Van-Anh Vanessa Vo
Vietnamese dan tranh
The dan tranh, a plucked zither, is one of Vietnam’s earliest instruments. The dan tranh can be played as a solo instrument, as part of an orchestra, or as an accompaniment to other Vietnamese arts forms such as opera and poetry reading. Its music accompanies special events such as the Tet Festival (Vietnamese New Year), weddings, and other ceremonial festivals.
Another instrument truly unique to Viet Nam, which people believe had been created by a beggar, is the dan bau. The resonator box is made of wood, while its single string is tensioned by a buffalo horn, with a resonator and to the opposite of the sound box. The player plucks the strikes the string with a plectrum in the right hand, while dynamically adjusting the tension of the string by flexing the buffalo horn with the left hand, thus controlling the pitch. To Vietnamese ears, the sound of the dan bau resembles the voice of a singer, or perhaps a reciter of traditional poetry. To others, it sounds a bit like a theramin. Dan Bau is a leading instrument in Vietnamese traditional ensembles and music genres.
Van-Anh Vanessa Vo began studying dan tranh at the age of four, and graduated with distinction from and taught at the Vietnam Academy of Music. In 1995, Van-Anh won the championship in the Vietnam National Dan Tranh Competition. She has since performed in more than fourteen countries, co-composed and recorded an Emmy winning soundtrack for the documentary Bolinao 52, and contributed to the soundtrack for the Academy Award nominated documentary Daughter from Danang.
By the age of six, Vo began studying the dan bau, having studied with some of Viet Nam’s finest master such as Professor Khac Chi and Ngoc Bich, both of whom were awarded the highest honor for artsts in Viet Nam.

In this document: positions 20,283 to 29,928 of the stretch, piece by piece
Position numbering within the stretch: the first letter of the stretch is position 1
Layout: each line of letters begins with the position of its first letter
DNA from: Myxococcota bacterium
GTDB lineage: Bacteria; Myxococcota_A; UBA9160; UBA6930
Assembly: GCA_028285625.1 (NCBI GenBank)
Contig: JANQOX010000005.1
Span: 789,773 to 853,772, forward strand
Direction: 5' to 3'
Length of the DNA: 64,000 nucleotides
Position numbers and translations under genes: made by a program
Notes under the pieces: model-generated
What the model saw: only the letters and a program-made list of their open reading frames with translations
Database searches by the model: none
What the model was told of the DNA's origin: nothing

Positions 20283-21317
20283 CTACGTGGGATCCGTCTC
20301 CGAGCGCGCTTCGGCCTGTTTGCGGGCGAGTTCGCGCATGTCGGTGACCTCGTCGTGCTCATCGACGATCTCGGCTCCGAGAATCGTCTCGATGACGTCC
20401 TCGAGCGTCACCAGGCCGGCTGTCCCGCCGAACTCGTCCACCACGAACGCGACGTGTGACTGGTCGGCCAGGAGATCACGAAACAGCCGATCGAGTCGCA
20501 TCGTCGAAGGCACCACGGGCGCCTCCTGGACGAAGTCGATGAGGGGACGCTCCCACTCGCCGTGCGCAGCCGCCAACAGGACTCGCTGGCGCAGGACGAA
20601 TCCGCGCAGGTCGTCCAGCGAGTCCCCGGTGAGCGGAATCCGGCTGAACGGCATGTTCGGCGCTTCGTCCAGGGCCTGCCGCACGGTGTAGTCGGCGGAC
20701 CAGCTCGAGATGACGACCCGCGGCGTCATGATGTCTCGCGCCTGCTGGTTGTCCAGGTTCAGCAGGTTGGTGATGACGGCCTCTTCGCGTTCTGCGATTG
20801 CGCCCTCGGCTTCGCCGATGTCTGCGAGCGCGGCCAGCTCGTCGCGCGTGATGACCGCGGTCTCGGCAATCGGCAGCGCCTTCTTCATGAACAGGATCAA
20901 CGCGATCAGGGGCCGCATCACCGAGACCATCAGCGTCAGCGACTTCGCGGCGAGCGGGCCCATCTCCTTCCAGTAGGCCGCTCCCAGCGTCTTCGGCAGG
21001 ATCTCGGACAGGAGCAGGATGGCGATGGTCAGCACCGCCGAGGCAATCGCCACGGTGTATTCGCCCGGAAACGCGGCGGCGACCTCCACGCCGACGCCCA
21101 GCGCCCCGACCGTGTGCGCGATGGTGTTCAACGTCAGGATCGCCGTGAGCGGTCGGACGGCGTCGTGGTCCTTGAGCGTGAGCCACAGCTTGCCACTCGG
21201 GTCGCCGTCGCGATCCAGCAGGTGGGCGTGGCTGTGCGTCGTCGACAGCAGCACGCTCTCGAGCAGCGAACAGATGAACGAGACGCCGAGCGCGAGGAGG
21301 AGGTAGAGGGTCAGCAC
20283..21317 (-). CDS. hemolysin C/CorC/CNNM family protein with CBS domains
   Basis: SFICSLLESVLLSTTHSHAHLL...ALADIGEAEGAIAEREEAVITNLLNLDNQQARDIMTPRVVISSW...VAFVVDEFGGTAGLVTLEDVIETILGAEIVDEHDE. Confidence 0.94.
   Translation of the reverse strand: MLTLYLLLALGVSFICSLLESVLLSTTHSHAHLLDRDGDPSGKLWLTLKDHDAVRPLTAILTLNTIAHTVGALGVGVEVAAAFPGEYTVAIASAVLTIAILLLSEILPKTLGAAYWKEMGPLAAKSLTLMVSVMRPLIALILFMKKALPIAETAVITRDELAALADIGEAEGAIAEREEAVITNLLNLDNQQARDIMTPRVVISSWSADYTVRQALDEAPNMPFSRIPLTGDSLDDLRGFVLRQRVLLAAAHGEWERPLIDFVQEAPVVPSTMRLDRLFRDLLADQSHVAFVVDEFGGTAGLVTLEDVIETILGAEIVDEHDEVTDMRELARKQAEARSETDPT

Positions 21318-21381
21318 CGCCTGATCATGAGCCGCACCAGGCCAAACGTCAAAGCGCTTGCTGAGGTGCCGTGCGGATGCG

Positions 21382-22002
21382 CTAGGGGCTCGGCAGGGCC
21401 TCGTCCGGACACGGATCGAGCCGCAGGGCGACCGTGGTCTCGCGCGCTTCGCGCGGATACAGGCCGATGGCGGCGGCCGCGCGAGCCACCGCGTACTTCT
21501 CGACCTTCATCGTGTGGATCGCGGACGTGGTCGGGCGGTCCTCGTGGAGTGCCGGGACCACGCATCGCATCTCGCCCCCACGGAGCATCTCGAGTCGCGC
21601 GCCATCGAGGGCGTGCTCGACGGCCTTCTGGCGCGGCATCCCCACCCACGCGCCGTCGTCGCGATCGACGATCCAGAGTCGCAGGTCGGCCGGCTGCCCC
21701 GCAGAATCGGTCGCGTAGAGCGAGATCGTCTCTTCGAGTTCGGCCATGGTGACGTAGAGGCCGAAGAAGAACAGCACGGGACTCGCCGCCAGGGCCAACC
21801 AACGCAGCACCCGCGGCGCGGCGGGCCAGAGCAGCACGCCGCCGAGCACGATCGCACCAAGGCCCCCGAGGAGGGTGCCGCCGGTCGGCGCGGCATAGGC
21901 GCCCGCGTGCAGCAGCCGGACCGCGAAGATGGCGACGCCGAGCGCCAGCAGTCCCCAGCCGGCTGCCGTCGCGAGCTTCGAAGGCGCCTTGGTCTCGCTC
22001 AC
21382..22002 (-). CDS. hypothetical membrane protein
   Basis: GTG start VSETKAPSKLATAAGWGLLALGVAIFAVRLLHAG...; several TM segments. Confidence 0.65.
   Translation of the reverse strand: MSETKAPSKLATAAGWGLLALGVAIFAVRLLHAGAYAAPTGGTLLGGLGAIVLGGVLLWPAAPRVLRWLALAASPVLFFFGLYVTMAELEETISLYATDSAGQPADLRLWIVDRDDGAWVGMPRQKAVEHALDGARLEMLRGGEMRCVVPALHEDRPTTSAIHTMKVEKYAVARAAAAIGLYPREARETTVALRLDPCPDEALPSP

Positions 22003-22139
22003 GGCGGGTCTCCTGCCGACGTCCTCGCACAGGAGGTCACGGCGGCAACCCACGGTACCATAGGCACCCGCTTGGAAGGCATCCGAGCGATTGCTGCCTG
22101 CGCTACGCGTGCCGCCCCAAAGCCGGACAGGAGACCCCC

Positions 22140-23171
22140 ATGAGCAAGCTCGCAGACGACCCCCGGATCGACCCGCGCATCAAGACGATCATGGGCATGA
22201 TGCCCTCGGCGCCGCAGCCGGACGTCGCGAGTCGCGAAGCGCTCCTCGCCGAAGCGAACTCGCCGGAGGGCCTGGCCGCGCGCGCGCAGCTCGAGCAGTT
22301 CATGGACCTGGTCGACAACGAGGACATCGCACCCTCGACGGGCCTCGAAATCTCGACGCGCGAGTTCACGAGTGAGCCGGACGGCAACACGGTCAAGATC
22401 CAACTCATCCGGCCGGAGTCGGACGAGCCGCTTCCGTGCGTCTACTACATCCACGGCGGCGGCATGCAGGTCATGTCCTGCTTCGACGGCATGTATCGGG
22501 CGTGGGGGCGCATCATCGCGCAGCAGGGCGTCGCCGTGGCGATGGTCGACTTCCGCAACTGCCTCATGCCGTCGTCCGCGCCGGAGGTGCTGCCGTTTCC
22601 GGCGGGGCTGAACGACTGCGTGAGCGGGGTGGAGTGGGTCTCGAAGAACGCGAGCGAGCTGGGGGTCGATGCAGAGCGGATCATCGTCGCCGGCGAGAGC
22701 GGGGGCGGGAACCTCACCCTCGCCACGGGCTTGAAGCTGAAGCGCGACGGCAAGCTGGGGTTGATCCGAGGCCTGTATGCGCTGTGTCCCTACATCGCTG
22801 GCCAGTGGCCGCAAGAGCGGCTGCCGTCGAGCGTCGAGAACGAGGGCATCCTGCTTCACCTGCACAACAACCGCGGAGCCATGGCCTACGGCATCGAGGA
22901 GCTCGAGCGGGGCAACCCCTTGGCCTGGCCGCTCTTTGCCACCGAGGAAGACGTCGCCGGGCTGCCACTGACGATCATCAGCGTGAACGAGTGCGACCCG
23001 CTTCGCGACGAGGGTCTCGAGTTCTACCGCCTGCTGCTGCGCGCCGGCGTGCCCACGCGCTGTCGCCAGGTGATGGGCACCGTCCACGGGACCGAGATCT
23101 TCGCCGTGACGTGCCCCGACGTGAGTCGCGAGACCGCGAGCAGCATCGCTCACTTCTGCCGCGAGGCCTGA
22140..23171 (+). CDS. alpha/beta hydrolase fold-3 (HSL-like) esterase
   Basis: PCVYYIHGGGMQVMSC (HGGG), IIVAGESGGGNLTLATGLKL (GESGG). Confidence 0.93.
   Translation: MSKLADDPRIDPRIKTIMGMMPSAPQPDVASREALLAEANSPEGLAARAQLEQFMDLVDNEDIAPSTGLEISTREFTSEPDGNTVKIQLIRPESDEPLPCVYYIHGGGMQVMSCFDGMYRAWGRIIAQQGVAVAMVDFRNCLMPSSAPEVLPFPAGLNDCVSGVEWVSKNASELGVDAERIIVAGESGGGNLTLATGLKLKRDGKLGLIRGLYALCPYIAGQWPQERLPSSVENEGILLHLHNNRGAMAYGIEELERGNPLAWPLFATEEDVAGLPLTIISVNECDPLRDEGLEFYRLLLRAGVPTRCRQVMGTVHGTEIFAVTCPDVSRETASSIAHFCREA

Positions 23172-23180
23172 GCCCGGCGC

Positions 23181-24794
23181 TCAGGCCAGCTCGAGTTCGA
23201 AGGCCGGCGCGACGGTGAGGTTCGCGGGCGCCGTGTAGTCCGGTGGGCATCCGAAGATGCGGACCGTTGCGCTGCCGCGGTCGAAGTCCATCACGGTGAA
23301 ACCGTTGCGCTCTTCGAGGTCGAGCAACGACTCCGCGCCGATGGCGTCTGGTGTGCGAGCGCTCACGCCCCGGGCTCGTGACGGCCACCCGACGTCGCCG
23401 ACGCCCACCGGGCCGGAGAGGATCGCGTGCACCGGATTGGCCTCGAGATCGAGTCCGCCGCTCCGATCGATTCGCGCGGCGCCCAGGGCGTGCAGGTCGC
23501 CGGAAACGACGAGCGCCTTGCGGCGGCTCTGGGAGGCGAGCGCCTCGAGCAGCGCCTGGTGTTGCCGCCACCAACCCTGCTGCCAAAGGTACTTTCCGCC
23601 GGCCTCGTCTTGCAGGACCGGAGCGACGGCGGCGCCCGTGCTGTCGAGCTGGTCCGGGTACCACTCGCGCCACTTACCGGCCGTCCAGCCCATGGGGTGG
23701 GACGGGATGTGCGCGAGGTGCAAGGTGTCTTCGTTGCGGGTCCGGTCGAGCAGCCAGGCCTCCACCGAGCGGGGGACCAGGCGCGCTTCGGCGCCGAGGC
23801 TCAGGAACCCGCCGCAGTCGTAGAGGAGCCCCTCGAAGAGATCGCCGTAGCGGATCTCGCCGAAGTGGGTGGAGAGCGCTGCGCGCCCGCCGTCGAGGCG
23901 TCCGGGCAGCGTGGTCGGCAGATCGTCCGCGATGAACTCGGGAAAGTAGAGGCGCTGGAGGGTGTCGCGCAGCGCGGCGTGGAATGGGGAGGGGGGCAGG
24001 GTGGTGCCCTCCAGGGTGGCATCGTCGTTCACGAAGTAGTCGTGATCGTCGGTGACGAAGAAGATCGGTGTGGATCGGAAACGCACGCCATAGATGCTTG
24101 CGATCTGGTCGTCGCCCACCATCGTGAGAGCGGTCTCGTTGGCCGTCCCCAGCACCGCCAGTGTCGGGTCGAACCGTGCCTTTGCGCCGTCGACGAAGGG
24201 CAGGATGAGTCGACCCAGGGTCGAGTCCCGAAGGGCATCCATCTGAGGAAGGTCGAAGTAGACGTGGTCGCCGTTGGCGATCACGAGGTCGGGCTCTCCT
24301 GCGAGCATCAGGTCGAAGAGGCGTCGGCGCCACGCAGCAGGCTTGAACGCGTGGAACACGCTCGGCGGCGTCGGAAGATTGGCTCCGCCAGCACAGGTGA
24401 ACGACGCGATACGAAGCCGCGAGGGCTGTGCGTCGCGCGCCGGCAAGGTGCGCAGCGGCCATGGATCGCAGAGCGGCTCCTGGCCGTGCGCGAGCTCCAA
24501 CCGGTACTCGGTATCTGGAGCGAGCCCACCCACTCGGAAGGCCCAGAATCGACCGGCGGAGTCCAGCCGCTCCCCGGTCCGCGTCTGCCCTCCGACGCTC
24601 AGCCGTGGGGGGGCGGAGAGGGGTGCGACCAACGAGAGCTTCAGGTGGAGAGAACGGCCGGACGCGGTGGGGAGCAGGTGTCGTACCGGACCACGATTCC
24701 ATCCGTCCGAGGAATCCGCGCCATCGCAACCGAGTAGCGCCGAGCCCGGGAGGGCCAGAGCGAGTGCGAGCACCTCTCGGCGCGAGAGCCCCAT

As a master artist in ACTA’s Apprenticeship Program in 2019, Vo worked with apprentice Thu Vu to deepen her practice in the Vietnamese Dan Tranh.
In 2017, Van-Anh Vanessa Vo mentored Christopher Lam to deepen his understanding of the musical nuances and techniques and the cultural aspects that are embedded in this instrument. They focused on the dan bau style that comes from Northern Vietnam.
Van-Anh was a master artist in ACTA’s Apprenticeship Program in 2014, with apprentice Audrey Do, working to further develop her cultural and technical understanding of the dan tranh.
As a master artist in ACTA’s Apprenticeship Program in 2011, Van-Anh worked with apprentice Lanie Quan. During the apprenticeship, Lanie studied the techniques necessary to play the regional music of Northern, Central, and Southern Vietnam.
The following video features Vanessa playing the T’rung (bamboo xylophone) during a recording session for Bolinao 52‘s soundtrack. Video courtesy of rhimp.com.
Master Vietnamese dan tranh musician Van-Anh Vanessa Vo. Photo: Khiem Do